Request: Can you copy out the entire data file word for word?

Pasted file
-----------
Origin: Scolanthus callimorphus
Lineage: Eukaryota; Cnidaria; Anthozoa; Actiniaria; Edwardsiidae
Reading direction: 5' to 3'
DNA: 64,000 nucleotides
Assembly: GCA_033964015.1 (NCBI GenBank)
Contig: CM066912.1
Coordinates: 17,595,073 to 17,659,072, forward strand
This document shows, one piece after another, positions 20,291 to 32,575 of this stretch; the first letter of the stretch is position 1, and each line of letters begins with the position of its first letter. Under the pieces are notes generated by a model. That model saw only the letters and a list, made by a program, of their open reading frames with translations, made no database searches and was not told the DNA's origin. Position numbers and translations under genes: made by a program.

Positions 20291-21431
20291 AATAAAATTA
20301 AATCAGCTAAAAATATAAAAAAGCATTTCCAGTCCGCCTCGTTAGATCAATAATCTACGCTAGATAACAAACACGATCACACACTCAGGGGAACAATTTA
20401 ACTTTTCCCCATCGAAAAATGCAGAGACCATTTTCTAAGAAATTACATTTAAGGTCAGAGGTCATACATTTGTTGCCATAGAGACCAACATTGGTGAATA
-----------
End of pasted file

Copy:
Origin: Scolanthus callimorphus
Lineage: Eukaryota; Cnidaria; Anthozoa; Actiniaria; Edwardsiidae
Reading direction: 5' to 3'
DNA: 64,000 nucleotides
Assembly: GCA_033964015.1 (NCBI GenBank)
Contig: CM066912.1
Coordinates: 17,595,073 to 17,659,072, forward strand
This document shows, one piece after another, positions 20,291 to 32,575 of this stretch; the first letter of the stretch is position 1, and each line of letters begins with the position of its first letter. Under the pieces are notes generated by a model. That model saw only the letters and a list, made by a program, of their open reading frames with translations, made no database searches and was not told the DNA's origin. Position numbers and translations under genes: made by a program.

Positions 20291-21431
20291 AATAAAATTA
20301 AATCAGCTAAAAATATAAAAAAGCATTTCCAGTCCGCCTCGTTAGATCAATAATCTACGCTAGATAACAAACACGATCACACACTCAGGGGAACAATTTA
20401 ACTTTTCCCCATCGAAAAATGCAGAGACCATTTTCTAAGAAATTACATTTAAGGTCAGAGGTCATACATTTGTTGCCATAGAGACCAACATTGGTGAATA